The COVID-19 crisis and the measures implemented in response, including states of emergency, social distancing, and mandatory closures, have created extreme challenges for businesses, especially those that are unable to fulfill their contractual obligations due to shutdowns, layoffs, and delays. Whether your own business can’t perform or you’re frustrated by another party’s inability to perform, the degree of relief on the horizon depends on the force majeure language in your contract.

By either excusing or deferring performance, force majeure clauses are designed to protect businesses or individuals when they are unable to perform their contractual obligations due to events beyond their control. The clause is typically triggered only if an event occurs beyond the parties’ control, such as a fire, terrorist attack, war, an “act of God,” and even governmental action that prevents the parties from being able to perform.

Under New York State Law, to be enforceable, a force majeure clause must specifically state what type of event triggers the protection. If the specific event is not listed in the clause, or there is no broad catch-all, the force majeure clause will not excuse or delay performance under the agreement.

To be covered during the COVID-19 pandemic, the force majeure clause must include language about illness, plague, outbreak, and the like, or acts of government (which would apply to a non-essential business’s inability to perform due to Governor Cuomo’s Executive Orders), and/or a catch-all provision, such as “a cause beyond the control of such party for any reason.”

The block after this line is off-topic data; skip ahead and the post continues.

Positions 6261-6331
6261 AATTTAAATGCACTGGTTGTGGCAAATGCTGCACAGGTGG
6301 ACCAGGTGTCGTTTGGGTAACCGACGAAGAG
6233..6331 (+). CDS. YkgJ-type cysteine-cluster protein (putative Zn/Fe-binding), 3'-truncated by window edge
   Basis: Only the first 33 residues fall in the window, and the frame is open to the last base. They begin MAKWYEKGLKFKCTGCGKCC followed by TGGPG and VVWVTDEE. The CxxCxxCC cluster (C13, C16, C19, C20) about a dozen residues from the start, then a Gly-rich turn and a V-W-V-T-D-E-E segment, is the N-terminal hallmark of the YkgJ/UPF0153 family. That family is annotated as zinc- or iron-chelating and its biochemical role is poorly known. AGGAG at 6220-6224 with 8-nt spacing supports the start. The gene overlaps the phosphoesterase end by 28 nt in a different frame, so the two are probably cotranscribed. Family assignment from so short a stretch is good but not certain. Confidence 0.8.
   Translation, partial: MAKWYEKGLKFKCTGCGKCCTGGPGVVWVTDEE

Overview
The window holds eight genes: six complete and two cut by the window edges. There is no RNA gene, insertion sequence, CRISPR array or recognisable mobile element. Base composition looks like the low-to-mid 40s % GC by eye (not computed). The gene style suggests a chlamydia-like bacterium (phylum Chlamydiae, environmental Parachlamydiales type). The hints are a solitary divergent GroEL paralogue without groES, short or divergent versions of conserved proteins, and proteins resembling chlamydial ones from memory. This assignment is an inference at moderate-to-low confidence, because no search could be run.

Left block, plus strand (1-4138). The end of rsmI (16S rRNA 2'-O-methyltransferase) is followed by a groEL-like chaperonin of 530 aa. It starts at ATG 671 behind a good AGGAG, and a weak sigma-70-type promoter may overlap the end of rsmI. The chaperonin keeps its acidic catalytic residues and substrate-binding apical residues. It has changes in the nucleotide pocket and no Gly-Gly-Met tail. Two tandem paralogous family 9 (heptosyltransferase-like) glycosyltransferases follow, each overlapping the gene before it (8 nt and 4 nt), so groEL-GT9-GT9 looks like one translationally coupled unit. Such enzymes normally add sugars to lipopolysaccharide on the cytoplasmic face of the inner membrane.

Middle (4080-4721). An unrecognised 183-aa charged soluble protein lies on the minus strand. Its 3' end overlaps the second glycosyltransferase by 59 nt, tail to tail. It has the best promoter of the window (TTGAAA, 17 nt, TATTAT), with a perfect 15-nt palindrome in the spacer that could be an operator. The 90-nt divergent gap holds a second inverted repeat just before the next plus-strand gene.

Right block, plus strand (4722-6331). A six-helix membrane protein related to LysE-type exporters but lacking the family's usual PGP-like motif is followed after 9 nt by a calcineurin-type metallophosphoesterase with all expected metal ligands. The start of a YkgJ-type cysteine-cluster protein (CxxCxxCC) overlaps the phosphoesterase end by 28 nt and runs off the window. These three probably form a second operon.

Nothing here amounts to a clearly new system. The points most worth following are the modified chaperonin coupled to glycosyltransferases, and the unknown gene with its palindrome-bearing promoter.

Because the enforceability and applicability of force majeure clauses are so dependent on the language, such clauses may help a business during this time – or be useless depending on how the clause was drafted and what was expected by the parties at the time of negotiation. The shutdown brought about by the coronavirus pandemic almost seems like fiction, and was thus likely not considered by most parties at the time they negotiated contracts calling for performance during this unprecedented time.

However, even in the absence of an applicable force majeure clause, or if the clause does not list a qualifying event, the non-performing party may still be protected under New York law. New York State courts have found that if performance is impossible in certain situations, the parties may not have to perform their obligations under the contract. The Courts have also held that one party cannot keep payment received in exchange for something it is unable to perform for the second party. For example, a resort whose kitchen burned down was required to return the down payment to a patron who had reserved the resort’s kitchen facilities for an event. The Court held that the resort would be unjustly enriched if it could keep the deposit while the patron was unable to use the kitchen facilities as agreed.[1]

If you have a contract that you or the other party is unable to perform and you have questions about what to do next, please reach out to us. We’ll review your agreement and let you know your options so you can move forward in the most productive way possible.

[1] Leisure Time Travel, Inc. v. Villa Roma Resort & Conference Ctr., Inc., 55 Misc. 3d 780, 782 (N.Y. Sup. Ct. 2017)